I never saw her wear blue jeans. Not one time. It was a joke among us grandkids, how casual dress wasn’t even remotely on her radar. Nope. Instead, she always donned either black slacks, a dress, a skirt, or khaki shorts. She went to the salon weekly to keep her hair perfectly coiffed and honey blonde, each strand in its proper place. She wore matching PJs and her house was kept as spotless as her conscience.
Spending time with my granny felt safe. I felt seen. Loved. Heard. Like I could be myself fully in ways I wanted to hide from most people, though, let’s be honest, I could never do so successfully. She never made me feel bad for feeling everything deeply, though. Instead, she hugged me, stressing that sensitive kids like me just needed a little extra love, that’s all.
She enjoyed giving unsolicited advice, a loving but slightly overbearing habit she passed on to me. She adored my mother, who she considered another daughter. She was also always at least two hours late to literally every and any event. As a kid, this used to frustrate me to no end because I was always so excited to see her and the delay made me crazy with anticipation.
(God, what I’d give to wait for her just one more time now.)
What my granny lacked in time management she made up in kindness, care, and good intentions. That was Mary Lou. This is who I miss. This is who I remember most.
I have to say, though, there were instances during her illness I still saw her. She was the most generous and giving person I’ll ever meet, and I don’t think it was a coincidence that her delusions always involved helping someone else. For example, taking care of the baby upstairs, picking up Bill and Kathy from the airport. She was also always offering you her own coffee 15 times when you’d visit, too. In these moments, I saw her again and missed her all at once. It’s a peculiar feeling to long for someone sitting right across from you. I still don’t have the right words to fully describe that, but maybe that’s because there is no way this would ever be possible to do.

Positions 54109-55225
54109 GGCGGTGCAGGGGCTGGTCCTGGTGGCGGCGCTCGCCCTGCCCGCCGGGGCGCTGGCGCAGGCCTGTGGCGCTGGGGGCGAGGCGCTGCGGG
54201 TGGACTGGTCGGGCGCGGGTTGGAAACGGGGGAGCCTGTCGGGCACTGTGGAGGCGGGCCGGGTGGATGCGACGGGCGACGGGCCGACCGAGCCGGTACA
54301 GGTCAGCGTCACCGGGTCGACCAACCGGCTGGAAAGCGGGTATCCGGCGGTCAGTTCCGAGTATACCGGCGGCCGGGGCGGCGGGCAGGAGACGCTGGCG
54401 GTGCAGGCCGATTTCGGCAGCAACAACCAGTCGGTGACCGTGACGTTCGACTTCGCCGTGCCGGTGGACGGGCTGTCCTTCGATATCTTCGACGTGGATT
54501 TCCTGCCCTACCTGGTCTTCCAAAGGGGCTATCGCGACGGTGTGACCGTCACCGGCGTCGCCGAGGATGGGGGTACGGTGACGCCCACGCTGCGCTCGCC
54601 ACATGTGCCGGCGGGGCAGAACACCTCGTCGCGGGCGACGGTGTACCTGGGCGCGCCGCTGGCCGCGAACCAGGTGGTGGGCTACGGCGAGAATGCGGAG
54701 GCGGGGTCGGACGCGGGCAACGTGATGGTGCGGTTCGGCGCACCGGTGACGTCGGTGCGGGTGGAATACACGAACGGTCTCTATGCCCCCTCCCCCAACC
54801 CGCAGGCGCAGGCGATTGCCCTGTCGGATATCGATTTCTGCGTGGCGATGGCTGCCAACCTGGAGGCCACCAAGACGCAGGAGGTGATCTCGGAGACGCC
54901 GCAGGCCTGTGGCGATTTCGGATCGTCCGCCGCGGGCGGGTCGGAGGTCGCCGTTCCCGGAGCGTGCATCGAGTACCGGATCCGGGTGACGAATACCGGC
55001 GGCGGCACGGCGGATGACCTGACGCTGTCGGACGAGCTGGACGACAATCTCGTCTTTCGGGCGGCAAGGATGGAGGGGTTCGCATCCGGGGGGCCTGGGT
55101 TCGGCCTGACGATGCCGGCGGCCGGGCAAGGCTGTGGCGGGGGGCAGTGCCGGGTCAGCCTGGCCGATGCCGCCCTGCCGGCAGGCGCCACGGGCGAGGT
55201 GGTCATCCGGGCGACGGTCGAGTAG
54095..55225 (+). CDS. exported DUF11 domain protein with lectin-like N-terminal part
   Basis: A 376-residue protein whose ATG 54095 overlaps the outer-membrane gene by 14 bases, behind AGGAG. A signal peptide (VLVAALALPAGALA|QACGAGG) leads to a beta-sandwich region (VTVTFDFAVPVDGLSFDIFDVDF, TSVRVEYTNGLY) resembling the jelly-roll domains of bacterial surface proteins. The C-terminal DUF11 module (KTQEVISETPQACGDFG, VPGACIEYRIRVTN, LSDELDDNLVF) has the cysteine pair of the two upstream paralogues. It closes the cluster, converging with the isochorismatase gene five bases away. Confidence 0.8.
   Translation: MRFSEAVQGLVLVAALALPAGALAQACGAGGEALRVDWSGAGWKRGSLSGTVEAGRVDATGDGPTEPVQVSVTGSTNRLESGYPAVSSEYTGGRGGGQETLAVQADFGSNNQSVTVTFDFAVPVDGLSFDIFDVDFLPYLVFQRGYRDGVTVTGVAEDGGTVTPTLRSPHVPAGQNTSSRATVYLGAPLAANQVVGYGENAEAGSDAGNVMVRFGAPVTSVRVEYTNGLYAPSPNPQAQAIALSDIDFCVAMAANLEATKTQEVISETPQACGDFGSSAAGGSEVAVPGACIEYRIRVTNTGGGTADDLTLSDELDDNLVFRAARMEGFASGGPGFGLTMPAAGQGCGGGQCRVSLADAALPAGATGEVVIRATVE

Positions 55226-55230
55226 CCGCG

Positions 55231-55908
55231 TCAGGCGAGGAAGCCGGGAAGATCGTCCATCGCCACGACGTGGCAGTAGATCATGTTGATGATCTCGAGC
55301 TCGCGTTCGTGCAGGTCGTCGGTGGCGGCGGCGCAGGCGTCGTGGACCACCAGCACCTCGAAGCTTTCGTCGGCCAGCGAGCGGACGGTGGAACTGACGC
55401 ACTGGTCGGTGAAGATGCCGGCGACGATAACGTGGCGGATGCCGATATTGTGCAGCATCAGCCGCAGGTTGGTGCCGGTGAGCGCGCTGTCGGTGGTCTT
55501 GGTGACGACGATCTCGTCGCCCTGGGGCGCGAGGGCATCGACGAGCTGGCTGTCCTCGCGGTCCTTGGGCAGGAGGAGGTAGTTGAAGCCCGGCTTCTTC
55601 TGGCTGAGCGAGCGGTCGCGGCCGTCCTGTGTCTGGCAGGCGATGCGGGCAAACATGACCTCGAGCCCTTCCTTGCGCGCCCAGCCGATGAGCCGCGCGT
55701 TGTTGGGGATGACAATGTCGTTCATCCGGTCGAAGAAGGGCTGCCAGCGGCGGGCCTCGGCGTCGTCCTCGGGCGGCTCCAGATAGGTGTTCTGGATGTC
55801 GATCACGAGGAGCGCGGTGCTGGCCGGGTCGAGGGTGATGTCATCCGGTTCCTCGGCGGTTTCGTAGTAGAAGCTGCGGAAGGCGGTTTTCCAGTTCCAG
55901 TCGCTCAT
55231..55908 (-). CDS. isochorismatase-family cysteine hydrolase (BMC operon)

When we were being rushed out of the funeral home, I stopped, stood still as if time would wait with me, and broke into a loud, uncontrolled sob. And in that moment, I felt ashamed. I was 28 after all, far too old to be wailing in such a way, no matter how heartbreaking a situation may be. But I couldn’t help it. The only person who ever made me feel okay in my overflow was being buried the next day, a burial COVID restrictions prevented the majority of us from attending.
It wasn’t uncommon for me to fall to pieces at the slightest sign of rain, let alone the storm that is grief. My cousin, Lauren, however, walked right up to me, seemingly saying screw it to social distancing protocols, and held me.
I don’t want to leave her, I cried into her shoulder.
She’s not leaving us, Lauren replied, holding back tears of her own.
A year later, I am now beginning to finally see that she’s not. I see my granny in the tender way my father talks sometimes. Her kindness arrives in my Uncle Gil. Her generosity with time in my Aunt Beth. Her love for advice in my Aunt Debby. Her compassion in my Uncle Bill. Her selflessness in my Uncle Fred. And sometimes, I’m proud to say I see her within me, too.
Phoebe Waller-Bridge’s Fleabag lamented her late mother, stressing to her best friend, Boo, how she had so much love left for her mom but nowhere to put it. I now know what she means. I wasn’t ready for my granny’s departure, both in 2014 and in 2020. I still had so much left to say, to ask, to know.
But mostly, I just had so much love reserved for just her, and now she’s gone.
When Fleabag told Boo about the leftover love she had for her mother, Boo told Fleabag she would take it. It has to go somewhere, Boo insisted.
And so will mine. I’ll save some for her but I’ll give the rest to everyone I hold close and to those I’m just meeting and to baristas and to postal workers and to my dog and to my work and to myself, while I’m at it.
After all, that’s what granny would have done. She was all love. This is her legacy, and that’s how she will live on, even though she is no longer here physically.
Maybe that’s the beautiful lesson I’ve been looking for.